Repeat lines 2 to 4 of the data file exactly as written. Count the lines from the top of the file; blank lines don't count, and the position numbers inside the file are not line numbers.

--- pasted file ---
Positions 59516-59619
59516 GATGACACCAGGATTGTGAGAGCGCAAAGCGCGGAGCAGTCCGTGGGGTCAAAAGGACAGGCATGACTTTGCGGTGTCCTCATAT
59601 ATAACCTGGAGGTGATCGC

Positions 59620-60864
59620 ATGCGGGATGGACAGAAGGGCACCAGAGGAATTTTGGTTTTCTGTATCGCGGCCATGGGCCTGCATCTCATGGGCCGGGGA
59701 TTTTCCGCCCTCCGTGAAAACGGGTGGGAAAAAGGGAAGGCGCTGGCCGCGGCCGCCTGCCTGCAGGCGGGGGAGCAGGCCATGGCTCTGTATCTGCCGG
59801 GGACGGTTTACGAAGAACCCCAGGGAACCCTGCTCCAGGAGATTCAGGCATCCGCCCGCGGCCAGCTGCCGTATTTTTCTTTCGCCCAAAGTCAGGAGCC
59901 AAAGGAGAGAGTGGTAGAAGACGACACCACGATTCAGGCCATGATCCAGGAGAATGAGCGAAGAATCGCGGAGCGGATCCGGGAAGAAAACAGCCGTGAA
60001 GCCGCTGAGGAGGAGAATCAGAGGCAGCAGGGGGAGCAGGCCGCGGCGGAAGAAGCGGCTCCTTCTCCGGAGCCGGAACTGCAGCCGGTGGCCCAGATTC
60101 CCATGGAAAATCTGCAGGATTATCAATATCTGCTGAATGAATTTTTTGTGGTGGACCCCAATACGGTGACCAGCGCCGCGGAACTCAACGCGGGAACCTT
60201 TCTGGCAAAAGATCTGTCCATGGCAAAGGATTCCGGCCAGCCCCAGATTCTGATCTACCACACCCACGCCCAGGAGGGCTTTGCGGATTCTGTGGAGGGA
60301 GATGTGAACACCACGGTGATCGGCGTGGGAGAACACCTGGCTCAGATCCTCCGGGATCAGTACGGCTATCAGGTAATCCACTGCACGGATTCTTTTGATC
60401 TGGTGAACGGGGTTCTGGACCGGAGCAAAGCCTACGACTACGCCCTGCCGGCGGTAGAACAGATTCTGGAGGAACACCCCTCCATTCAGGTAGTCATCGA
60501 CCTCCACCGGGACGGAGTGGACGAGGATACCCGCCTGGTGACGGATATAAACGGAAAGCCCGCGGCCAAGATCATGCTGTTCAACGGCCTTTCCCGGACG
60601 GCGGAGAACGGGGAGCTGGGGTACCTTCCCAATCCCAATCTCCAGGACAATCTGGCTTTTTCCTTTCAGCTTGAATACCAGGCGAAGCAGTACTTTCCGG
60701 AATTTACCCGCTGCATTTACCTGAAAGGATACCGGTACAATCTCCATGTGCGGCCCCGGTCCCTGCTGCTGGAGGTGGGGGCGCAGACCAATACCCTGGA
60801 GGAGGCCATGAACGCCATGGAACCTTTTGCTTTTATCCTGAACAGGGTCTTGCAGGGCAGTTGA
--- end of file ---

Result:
59516 GATGACACCAGGATTGTGAGAGCGCAAAGCGCGGAGCAGTCCGTGGGGTCAAAAGGACAGGCATGACTTTGCGGTGTCCTCATAT
59601 ATAACCTGGAGGTGATCGC

Positions 59620-60864